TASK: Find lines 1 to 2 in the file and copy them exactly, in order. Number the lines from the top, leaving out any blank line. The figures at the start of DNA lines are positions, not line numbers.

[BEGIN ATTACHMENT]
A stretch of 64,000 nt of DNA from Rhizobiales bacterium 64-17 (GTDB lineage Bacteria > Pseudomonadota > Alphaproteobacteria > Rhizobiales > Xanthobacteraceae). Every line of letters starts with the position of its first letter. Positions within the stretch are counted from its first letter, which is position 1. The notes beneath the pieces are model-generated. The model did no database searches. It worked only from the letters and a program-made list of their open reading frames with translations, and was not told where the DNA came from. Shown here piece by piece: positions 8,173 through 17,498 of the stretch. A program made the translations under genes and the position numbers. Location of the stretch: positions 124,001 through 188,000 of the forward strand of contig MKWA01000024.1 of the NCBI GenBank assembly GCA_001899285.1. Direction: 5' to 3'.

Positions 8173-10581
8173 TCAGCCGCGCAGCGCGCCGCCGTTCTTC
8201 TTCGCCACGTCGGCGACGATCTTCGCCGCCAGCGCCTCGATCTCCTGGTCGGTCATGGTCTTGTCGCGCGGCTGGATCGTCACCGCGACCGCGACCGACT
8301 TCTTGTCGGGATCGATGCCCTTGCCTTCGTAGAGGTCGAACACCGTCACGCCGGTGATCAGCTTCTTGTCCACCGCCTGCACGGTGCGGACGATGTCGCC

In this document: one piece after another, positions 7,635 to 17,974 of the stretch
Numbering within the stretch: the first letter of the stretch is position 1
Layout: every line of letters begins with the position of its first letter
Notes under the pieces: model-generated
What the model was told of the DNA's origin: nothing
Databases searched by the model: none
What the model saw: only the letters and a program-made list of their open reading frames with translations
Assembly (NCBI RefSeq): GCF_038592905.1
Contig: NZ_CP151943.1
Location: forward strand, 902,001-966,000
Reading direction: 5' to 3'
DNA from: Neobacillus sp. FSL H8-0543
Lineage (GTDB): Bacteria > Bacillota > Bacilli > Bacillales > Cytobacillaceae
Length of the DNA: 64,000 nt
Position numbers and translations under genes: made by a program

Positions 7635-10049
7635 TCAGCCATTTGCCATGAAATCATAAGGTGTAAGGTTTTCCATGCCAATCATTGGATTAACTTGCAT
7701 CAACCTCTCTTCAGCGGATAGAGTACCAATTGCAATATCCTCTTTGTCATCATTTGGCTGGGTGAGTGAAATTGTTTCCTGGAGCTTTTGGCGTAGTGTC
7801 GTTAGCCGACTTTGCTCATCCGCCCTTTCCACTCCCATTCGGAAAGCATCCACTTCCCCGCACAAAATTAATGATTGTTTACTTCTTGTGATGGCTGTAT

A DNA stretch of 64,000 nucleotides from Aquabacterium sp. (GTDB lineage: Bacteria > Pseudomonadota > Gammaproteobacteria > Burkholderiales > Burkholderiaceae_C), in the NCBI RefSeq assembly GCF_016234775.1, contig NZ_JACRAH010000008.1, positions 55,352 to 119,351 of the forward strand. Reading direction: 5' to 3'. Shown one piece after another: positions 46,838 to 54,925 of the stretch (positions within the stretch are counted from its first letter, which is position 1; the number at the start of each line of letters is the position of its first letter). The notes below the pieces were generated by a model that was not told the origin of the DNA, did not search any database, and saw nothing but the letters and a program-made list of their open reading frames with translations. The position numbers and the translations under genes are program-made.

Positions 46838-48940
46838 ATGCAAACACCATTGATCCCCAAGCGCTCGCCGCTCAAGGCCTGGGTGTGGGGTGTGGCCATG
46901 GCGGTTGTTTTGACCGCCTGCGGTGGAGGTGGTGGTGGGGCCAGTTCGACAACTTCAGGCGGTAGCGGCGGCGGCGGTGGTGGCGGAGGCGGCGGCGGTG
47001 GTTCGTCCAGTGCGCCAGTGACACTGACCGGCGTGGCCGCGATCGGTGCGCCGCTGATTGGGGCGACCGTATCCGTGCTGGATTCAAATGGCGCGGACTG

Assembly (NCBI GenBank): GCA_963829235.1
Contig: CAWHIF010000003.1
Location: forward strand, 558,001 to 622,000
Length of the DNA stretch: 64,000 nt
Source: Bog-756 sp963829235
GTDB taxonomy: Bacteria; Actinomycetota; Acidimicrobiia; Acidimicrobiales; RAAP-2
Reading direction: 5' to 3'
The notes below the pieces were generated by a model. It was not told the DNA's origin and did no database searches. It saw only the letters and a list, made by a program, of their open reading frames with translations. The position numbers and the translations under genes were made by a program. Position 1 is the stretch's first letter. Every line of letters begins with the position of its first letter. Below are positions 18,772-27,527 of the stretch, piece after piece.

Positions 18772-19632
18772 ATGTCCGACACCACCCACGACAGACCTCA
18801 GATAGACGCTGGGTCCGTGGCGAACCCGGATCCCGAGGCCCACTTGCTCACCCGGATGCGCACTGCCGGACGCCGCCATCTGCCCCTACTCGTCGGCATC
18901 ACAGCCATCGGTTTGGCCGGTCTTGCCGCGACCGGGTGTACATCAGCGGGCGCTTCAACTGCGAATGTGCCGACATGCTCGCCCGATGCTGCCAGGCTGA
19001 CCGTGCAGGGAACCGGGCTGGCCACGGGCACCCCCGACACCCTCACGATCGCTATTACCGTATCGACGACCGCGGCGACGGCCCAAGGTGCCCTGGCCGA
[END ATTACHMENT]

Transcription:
A stretch of 64,000 nt of DNA from Rhizobiales bacterium 64-17 (GTDB lineage Bacteria > Pseudomonadota > Alphaproteobacteria > Rhizobiales > Xanthobacteraceae). Every line of letters starts with the position of its first letter. Positions within the stretch are counted from its first letter, which is position 1. The notes beneath the pieces are model-generated. The model did no database searches. It worked only from the letters and a program-made list of their open reading frames with translations, and was not told where the DNA came from. Shown here piece by piece: positions 8,173 through 17,498 of the stretch. A program made the translations under genes and the position numbers. Location of the stretch: positions 124,001 through 188,000 of the forward strand of contig MKWA01000024.1 of the NCBI GenBank assembly GCA_001899285.1. Direction: 5' to 3'.

Positions 8173-10581